Researchers and scientists deal with harmful chemicals, hazardous materials, and poisonous gases daily. For any organisation and institution hosting laboratories, the safety of the lab users and of the lab is the top priority.
Fume hoods are the common and reliable engineering control deployed for safe labs. But, selecting a fume hood can be a confusing task. Fume hoods come in various configuration and sizes complicating the choice.
But, don’t you worry. In this guide, we’ll walk-you through the five important aspects you need to check for when selecting your next fume hood.
First, let’s get some basics in place.
WHAT IS THE PURPOSE OF A FUME HOOD?
Ventilation devices are used to capture and remove the contaminants (gas, vapour, or dust) away from the users and out of the laboratory. Fume hood (fume cupboard or fume closet) is a local ventilation device found in all laboratories.
Fume hoods control contamination by drawing air through the face of the fume hood and away from the users and labs. Through ventilation fume hoods minimise the risk of contamination.
WHAT ARE FUME HOODS MADE OF?
We know fume hoods work by drawing the air and contaminants out of the user zone. Modern fume hoods, like Kewaunee’s Supreme Air Venturi, comes with many controls and parts for enhanced safety. For now, we’ll focus on three important components – sash, baffles, and fume hood body.
SASH is a moveable panel on front portion of the fume hoods – often referred to as the fume hood door or window. Sash provides a protective barrier between the lab user and the experiment. The common sash configurations are – vertical, horizontal, and combination sash (vertical + horizontal).
BAFFLE is the slotted openings along the back of the hood. Baffles work in tandem with the sash to control the air flow in the fume hood and keep the airflow uniform. By eliminating the dead spots and reverse airflow (into the labs), baffles play an important role in safety and fume hood efficiency. In older fume hoods, baffles were moveable partitions, but modern fume hood like Supreme Air Venturi comes with fixed baffles.
BODY comprises the fume hood exterior and the interior. The fume hood body contains the contaminants. Well-designed exterior will have a contoured entry (aerodynamic design) to assist airflow into the hood and improve hood performance. The material of construction (MOC) is an important consideration for fume hood, specifically the interior liner material. Since chemicals and gases can corrode the interiors and exterior, MOCs resistant to work being conducted in the fume hood is critical when selecting your fume hood.
FIVE ESSENTIALS THINGS TO CONSIDER FOR FUME HOOD SELECTION
With a basic understanding of fume hood, let’s now explore the essentials to consider whilst selecting a fume hood. Selection of the proper fume hood to use in a laboratory should factor in two interrelated considerations:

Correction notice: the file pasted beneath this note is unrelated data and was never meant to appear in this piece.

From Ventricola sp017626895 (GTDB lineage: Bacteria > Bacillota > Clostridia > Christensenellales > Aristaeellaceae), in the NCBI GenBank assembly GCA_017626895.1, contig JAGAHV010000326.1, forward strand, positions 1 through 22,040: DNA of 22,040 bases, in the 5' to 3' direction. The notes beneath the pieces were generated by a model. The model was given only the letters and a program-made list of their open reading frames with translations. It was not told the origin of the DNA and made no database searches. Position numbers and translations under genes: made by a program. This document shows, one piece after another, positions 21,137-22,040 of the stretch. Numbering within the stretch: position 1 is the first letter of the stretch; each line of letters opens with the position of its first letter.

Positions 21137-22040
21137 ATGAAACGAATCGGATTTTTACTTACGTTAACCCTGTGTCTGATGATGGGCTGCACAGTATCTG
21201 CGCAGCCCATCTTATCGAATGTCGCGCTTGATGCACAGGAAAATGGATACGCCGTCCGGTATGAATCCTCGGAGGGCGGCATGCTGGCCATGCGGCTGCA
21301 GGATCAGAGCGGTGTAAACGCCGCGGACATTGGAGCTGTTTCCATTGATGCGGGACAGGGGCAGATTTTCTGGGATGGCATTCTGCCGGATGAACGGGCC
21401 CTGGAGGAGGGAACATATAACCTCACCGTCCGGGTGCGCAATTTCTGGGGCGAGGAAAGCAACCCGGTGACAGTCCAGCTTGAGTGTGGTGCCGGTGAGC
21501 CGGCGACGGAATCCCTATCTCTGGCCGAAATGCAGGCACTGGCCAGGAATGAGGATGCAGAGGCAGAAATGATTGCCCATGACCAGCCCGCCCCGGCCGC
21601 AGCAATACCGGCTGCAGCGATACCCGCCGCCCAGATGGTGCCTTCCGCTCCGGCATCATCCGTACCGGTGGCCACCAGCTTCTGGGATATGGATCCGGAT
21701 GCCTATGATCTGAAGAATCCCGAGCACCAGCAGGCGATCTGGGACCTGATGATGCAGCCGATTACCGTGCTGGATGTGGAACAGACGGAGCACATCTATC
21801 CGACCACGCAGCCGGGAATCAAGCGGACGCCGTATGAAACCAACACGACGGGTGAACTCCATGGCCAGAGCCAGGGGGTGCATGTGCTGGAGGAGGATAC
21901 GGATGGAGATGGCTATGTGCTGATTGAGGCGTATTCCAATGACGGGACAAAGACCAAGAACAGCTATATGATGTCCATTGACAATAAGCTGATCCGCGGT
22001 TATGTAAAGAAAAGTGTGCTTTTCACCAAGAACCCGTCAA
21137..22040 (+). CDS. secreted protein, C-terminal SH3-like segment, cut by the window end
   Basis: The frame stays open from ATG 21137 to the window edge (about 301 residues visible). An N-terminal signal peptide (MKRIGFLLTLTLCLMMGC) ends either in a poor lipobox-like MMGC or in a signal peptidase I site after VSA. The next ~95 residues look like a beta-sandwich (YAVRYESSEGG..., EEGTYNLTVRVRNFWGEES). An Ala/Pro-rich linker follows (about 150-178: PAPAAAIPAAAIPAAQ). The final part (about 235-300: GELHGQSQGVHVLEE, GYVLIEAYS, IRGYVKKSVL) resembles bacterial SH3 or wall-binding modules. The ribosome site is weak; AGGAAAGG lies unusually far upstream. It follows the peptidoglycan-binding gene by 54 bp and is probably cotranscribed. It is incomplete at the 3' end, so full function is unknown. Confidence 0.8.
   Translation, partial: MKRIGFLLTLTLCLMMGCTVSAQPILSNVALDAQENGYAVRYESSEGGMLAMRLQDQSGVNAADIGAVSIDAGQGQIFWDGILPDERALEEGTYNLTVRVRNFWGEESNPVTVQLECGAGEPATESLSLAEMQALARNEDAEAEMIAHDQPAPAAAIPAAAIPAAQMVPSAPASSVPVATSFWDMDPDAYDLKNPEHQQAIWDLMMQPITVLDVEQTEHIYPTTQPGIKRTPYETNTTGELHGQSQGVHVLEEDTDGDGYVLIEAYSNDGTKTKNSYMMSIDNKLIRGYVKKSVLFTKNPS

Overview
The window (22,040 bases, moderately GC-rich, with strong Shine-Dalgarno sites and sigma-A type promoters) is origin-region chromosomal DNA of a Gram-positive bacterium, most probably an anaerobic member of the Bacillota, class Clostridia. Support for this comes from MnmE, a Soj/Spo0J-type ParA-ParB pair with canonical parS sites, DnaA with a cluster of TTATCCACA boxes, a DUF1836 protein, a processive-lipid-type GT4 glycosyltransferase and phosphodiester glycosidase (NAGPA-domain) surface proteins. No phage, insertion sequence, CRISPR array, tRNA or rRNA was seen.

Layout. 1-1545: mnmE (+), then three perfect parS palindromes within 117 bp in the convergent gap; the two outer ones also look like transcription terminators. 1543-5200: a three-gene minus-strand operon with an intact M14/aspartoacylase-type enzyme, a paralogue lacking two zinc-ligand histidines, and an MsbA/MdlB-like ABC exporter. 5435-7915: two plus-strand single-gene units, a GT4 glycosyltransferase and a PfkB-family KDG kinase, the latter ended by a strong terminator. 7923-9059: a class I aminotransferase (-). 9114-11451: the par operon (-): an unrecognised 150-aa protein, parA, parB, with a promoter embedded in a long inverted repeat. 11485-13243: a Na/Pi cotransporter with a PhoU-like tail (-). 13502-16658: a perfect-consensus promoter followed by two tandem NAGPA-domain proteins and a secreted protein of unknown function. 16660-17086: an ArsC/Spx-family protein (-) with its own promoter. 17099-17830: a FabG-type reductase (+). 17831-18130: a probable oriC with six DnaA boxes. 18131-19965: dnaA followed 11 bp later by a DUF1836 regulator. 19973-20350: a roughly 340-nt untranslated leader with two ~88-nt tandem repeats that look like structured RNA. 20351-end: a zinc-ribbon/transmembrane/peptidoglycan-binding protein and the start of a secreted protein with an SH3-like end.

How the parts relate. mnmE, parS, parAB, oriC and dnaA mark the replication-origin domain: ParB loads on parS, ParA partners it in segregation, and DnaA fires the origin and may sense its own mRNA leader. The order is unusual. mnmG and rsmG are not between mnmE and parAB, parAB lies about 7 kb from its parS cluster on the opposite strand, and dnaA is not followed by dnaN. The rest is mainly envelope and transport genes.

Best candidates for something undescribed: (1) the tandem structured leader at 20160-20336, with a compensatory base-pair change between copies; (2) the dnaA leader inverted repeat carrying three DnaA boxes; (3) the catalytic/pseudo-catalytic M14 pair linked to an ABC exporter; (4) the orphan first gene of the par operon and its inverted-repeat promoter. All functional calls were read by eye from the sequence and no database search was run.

The five important aspects you need to check for when selecting your next fume hood are:
Safety of the fume hood can leave you in a twist. There are many aspects affecting the safety – fume hood design, material of construction, sash positions, exhaust efficiency, user-friendly features, etc. Many accredited bodies (SEFA, ASHRAE, Underwriters Laboratories, National Fire Protection Association, etc.) are working hard to specify the safety and quality standards.
Choosing fume hoods with the highest safety certification and compliance is a smart way to go.
According to a research, a lab consumes 5 times the energy as an equivalent office space. As the environmental norms are tightening and organisations are becoming conscious of their energy consumption, fume hoods can play a significant part in reducing the energy bills and carbon footprint. Fume hood exhaust requirements affect the total cost of energy – the cost of heating and cooling the air exhausted by the hood.
Choosing the proper hood designed for high efficiency at lower exhaust can help reduce these costs
Fume hood must be large enough to accommodate the containers and apparatus within the prescribed safe work area of the hood (6″ behind the plane of the sash). The configuration of the hood should allow containers movement in and out of the hood with ease.
The sash opening of the hood must allow enough access for safe manipulation of the containers and apparatus within the hood.
The interior of the hood must resist the corrosive effects of chemical fumes, vapors, and condensation particulates. Fume hood designs preventing contaminants collection and deposit on the interior surface should be high on your agenda for safety and higher ROI.
The inner liner materials should be resistant to the chemical exposure and corrosion resistance in the fume chamber.
Modern fume hoods allow for convenience of users besides safety. What may seem a minor aspect can affect the lab environment.
The important convenience factors to consider are :
Here are the important points:
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